Laurie Hertzel is senior editor for books at the Star Tribune, where she has worked since 1996. She is the author of "News to Me: Adventures of an Accidental Journalist," winner of a Minnesota Book Award.

Posts about Behind the scenes

Gaiman tweeting long and loud about being on so-called "GOP hate list"

Posted by: Laurie Hertzel Updated: May 4, 2011 - 5:30 PM

Wow. did Matt Dean really say that? Did he really call Twin Cities writer Neil Gaiman a "pencil-necked little weasel" who "stole $45,000 from the state of Minnesota"? Did he really say, on the House floor, that he hated him? 

Neil Gaiman, "pencil-necked little weasel"? (Star Tribune photo by Joel Koyama)

Wow.  I'm speechless.  But Gaiman isn't. He's been Tweeting all morning about the story in today's Star Tribune, which reported that Republican legislative leaders are trying to roll back Legacy funds earmarked for specific cultural organizations. Under the Legacy Amendment, approved by Minnesota voters, an increase in the state sales tax will generate more than $200 million this year for the outdoors, clean water and the arts. 

Public libraries have used Legacy Fund money to help pay for programs such as Club Book, which brings nationally renowned writers to libraries in far-flung suburbs.  And this is where Gaiman comes in. Gaiman was a Club Book guest in Stillwater last year, for which he was paid $45,000.  Whether this is a reasonable amount of money to spend on a Hugo Award-winning, Newbery Award-winning, internationally known screenwriter is debatable. Gaiman, the Star Tribune reported last year, donated the fee to charity.

But on Tuesday House Majority Leader Matt Dean, a Republican from the nearby suburb of Dellwood, spoke out about Legacy money going to Minnesota Public Radio and to Gaiman, the author of "Coraline," "Odd and the Frost Giant," and other books for children.

On Twitter, Gaiman fired back. "Sad &  funny. Minnesota Republicans have a 'hate' list. Like Nixon did. I'm on it," he posted this morning, followed by, "It's strange watching a grownup high school bully in power. But the bully vocabulary remains the same."

A few minutes later, "Any nice, sane Minnesota Republicans reading this, please vote for someone who isn't a bully with a hate list next time."

And, a few minutes after that, "Bizarrely, the twit who called me a pencilnecked weasel has posted my blog on his and claims copyright on it." Gaiman then posted a link to Dean's blog, which very quickly crashed. Gaiman tweeted one more time to apologize.

A writers' museum in the Twin Cities?

Posted by: Laurie Hertzel Updated: April 21, 2011 - 1:05 PM
On one of his many visits to Dublin, Malcolm O’Hagan—who grew up in the west of Ireland and now lives in Washington, D.C.--stopped in at the Dublin Writers Museum on Parnell Square. The charming museum is in a refurbished Georgian house, and it contains such literary curios as Brendan Behan’s union card and Samuel Beckett’s telephone.
Malcolm O'Hagan

Malcolm O'Hagan

"And I started to wonder where the U.S. counterpart was, and I found out that it doesn’t exist," O’Hagan said. So for the last year, he has worked on creating a national writers museum here in the United States.
Reaction to the idea, he said, has been not just positive, but downright enthusiastic. He has an executive team in place, and an advisory council, and next up is deciding location.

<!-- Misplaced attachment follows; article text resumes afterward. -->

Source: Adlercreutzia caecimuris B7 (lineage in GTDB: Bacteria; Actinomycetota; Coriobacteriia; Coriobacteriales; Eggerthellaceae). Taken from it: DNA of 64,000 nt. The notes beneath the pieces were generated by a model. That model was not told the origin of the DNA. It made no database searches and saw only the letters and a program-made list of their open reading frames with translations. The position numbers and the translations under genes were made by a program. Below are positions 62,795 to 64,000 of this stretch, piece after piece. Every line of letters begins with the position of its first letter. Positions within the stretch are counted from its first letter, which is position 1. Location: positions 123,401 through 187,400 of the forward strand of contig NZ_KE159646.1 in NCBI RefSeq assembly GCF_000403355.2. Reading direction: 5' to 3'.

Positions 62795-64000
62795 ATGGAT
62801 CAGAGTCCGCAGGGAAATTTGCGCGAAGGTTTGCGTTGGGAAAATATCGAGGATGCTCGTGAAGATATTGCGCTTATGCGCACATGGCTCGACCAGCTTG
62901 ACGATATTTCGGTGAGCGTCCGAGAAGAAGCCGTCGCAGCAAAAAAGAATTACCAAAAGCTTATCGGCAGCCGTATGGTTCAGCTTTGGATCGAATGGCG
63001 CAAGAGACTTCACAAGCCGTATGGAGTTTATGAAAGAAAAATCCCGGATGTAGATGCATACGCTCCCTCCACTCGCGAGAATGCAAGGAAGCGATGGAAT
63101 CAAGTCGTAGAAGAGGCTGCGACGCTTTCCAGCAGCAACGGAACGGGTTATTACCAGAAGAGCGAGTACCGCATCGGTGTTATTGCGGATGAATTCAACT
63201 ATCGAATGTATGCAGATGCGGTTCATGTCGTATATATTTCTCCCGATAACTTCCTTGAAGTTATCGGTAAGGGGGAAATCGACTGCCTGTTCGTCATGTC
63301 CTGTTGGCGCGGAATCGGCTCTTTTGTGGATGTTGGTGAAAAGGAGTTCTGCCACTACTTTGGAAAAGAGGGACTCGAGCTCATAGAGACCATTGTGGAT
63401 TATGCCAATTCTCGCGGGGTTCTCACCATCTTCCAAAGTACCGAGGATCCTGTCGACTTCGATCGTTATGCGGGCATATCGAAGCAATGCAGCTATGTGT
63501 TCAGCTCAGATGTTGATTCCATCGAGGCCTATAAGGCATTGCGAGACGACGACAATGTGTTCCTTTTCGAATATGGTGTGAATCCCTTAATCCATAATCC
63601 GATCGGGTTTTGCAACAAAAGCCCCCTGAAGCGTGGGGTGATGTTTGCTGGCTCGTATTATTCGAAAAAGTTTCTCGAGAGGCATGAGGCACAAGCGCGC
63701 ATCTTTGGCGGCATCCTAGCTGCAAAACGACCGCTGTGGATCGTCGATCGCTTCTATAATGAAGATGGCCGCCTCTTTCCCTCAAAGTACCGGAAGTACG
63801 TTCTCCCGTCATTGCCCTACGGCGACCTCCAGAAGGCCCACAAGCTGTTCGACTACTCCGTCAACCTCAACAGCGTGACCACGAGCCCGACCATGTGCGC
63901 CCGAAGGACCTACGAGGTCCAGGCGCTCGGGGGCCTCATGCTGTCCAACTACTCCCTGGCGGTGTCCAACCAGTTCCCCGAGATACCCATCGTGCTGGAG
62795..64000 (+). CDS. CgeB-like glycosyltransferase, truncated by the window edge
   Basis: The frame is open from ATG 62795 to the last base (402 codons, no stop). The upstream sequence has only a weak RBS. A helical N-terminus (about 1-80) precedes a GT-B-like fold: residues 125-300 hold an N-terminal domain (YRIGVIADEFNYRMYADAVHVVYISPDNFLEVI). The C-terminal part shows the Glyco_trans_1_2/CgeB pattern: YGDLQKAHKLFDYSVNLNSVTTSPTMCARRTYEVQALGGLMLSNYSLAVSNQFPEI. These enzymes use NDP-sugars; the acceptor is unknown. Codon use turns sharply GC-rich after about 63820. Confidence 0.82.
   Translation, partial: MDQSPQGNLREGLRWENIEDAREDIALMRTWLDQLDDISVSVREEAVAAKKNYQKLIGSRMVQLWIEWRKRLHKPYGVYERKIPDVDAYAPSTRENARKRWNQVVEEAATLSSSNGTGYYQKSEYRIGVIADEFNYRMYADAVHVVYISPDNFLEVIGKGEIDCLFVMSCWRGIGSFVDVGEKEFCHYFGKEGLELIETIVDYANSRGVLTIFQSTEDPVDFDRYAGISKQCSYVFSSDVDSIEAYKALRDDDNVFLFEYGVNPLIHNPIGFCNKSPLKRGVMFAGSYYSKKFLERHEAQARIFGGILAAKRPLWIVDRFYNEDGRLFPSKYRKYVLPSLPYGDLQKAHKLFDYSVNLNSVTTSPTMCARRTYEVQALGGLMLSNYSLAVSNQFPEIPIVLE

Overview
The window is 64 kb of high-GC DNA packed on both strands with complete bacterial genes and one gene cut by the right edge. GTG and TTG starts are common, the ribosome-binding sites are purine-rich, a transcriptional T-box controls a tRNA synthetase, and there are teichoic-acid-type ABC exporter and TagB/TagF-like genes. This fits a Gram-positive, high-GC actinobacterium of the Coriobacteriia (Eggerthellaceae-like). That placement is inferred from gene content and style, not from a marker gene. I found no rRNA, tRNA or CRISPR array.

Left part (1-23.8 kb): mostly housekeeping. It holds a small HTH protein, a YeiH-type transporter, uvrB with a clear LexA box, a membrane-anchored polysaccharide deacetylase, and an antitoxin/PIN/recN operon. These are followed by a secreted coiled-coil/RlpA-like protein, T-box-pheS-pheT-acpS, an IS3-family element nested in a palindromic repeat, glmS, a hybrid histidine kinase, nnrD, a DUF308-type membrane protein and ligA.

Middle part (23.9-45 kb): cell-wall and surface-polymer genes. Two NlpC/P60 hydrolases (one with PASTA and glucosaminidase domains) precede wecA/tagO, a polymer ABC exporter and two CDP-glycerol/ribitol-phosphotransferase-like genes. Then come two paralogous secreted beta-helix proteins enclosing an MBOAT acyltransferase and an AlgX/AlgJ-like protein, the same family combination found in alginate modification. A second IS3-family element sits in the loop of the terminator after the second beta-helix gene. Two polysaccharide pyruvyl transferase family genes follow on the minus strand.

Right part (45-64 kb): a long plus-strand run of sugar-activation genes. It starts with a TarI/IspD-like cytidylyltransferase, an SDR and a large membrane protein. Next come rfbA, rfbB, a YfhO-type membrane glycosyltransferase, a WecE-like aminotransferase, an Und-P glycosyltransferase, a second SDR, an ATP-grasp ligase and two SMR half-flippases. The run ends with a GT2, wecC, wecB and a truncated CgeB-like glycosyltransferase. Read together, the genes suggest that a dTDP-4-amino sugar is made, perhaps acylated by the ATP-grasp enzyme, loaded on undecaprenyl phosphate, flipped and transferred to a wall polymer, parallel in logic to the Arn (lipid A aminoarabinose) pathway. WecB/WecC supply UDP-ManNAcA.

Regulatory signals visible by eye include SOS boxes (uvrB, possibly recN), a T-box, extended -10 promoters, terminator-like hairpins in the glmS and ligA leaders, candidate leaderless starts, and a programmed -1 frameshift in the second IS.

Right now odds are good that it might be Chicago. But knowing that didn’t stop Minnesota Historical Society acquisitions librarian Patrick Coleman from inviting O’Hagan to check out the Twin Cities anyway. "I just thought, well, I’ve got a table at the [Minnesota] Book Awards, and an empty seat, so I’ll invite him," Coleman said.
F. Scott Fitzgerald

F. Scott Fitzgerald

O’Hagan spent last weekend touring the Loft, and the U, and libraries, and meeting with publishers and librarians, and going for a run along Summit Avenue, past the homes of Sinclair Lewis and F. Scott Fitzgerald. (And Garrison Keillor.)
"Everything about it was hugely engaging and enjoyable," O’Hagan said. "The Twin Cities, with its corporate structure and support for the arts, is a very viable candidate."
O’Hagan trained as an engineer, but worked in marketing and business. He’s always loved writers, and writing. ‘I think it’s an Irish thing, partly,” he said. “I grew up in the west of Ireland, in Yeats country beneath Ben Bulben’s head, and spent many a summer day on the isle of Innisfree. I was in Sligo the day they re-interred Yeats in the cemetery near the town. I’ve always loved Oscar Wilde, and Joyce, and was initially interested in Irish writers. But after reading Fitzgerald and Steinbeck and other American writers I really began appreciating American writers.”
And now that he’s retired, “I have a chance to really indulge my passion, which is literature and books.”
O’Hagan’s vision for an American museum would differ from the Irish model. He’s thinking of something interactive, with lectures and traveling exhibits and technology, as opposed to artifacts in glass cases.
He knows that he’d like to locate the museum in a large city in the Midwest. “It should preferably be a destination city, a convention city, a city with a rich literary tradition, friendly to culture, with good philanthropic backing.” Right now Chicago is in the lead—he’s met with the mayor and other officials several times and says they’re interested. But nothing is set in stone.
He’s considering existing buildings for the start (and toured St. Paul’s beautiful James J. Hill Library), and hopes to eventually build a state of the art modern museum. “Our vision is a really fine new building that does honor to the writers and their works,” he said. “We don’t want to do this in a half-baked way. It’s not worth doing unless we create an institution that creates respect for literature.”


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